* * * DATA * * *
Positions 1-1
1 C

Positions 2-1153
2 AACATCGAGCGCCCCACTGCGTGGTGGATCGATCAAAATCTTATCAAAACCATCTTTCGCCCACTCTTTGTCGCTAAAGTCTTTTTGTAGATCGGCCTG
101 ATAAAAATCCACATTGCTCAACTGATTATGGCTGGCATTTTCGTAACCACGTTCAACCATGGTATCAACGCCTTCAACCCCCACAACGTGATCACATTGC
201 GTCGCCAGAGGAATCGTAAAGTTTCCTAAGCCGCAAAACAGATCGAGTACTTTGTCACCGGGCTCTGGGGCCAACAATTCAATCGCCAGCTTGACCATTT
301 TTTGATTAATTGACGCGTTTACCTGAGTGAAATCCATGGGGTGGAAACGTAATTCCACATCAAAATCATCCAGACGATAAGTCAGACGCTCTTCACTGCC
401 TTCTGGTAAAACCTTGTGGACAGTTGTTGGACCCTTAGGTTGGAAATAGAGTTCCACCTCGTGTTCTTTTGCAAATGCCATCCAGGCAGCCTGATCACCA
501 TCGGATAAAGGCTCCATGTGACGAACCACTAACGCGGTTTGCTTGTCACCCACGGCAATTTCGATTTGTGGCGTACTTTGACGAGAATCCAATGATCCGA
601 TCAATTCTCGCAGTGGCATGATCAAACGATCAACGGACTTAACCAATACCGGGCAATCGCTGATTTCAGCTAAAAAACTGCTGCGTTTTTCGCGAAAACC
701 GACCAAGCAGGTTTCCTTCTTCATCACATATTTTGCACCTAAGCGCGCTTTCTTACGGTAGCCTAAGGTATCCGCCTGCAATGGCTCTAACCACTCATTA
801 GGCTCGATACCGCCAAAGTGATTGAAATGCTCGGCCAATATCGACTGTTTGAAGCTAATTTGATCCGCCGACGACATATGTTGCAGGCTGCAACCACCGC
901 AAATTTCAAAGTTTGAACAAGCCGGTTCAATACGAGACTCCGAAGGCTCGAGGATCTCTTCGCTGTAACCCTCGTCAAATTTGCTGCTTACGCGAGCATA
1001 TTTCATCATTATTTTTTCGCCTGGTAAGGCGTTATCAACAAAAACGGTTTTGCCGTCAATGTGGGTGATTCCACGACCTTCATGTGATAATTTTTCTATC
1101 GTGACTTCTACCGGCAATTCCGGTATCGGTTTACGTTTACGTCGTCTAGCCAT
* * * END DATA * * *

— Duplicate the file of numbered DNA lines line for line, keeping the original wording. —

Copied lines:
Positions 1-1
1 C

Positions 2-1153
2 AACATCGAGCGCCCCACTGCGTGGTGGATCGATCAAAATCTTATCAAAACCATCTTTCGCCCACTCTTTGTCGCTAAAGTCTTTTTGTAGATCGGCCTG
101 ATAAAAATCCACATTGCTCAACTGATTATGGCTGGCATTTTCGTAACCACGTTCAACCATGGTATCAACGCCTTCAACCCCCACAACGTGATCACATTGC
201 GTCGCCAGAGGAATCGTAAAGTTTCCTAAGCCGCAAAACAGATCGAGTACTTTGTCACCGGGCTCTGGGGCCAACAATTCAATCGCCAGCTTGACCATTT
301 TTTGATTAATTGACGCGTTTACCTGAGTGAAATCCATGGGGTGGAAACGTAATTCCACATCAAAATCATCCAGACGATAAGTCAGACGCTCTTCACTGCC
401 TTCTGGTAAAACCTTGTGGACAGTTGTTGGACCCTTAGGTTGGAAATAGAGTTCCACCTCGTGTTCTTTTGCAAATGCCATCCAGGCAGCCTGATCACCA
501 TCGGATAAAGGCTCCATGTGACGAACCACTAACGCGGTTTGCTTGTCACCCACGGCAATTTCGATTTGTGGCGTACTTTGACGAGAATCCAATGATCCGA
601 TCAATTCTCGCAGTGGCATGATCAAACGATCAACGGACTTAACCAATACCGGGCAATCGCTGATTTCAGCTAAAAAACTGCTGCGTTTTTCGCGAAAACC
701 GACCAAGCAGGTTTCCTTCTTCATCACATATTTTGCACCTAAGCGCGCTTTCTTACGGTAGCCTAAGGTATCCGCCTGCAATGGCTCTAACCACTCATTA
801 GGCTCGATACCGCCAAAGTGATTGAAATGCTCGGCCAATATCGACTGTTTGAAGCTAATTTGATCCGCCGACGACATATGTTGCAGGCTGCAACCACCGC
901 AAATTTCAAAGTTTGAACAAGCCGGTTCAATACGAGACTCCGAAGGCTCGAGGATCTCTTCGCTGTAACCCTCGTCAAATTTGCTGCTTACGCGAGCATA
1001 TTTCATCATTATTTTTTCGCCTGGTAAGGCGTTATCAACAAAAACGGTTTTGCCGTCAATGTGGGTGATTCCACGACCTTCATGTGATAATTTTTCTATC
1101 GTGACTTCTACCGGCAATTCCGGTATCGGTTTACGTTTACGTCGTCTAGCCAT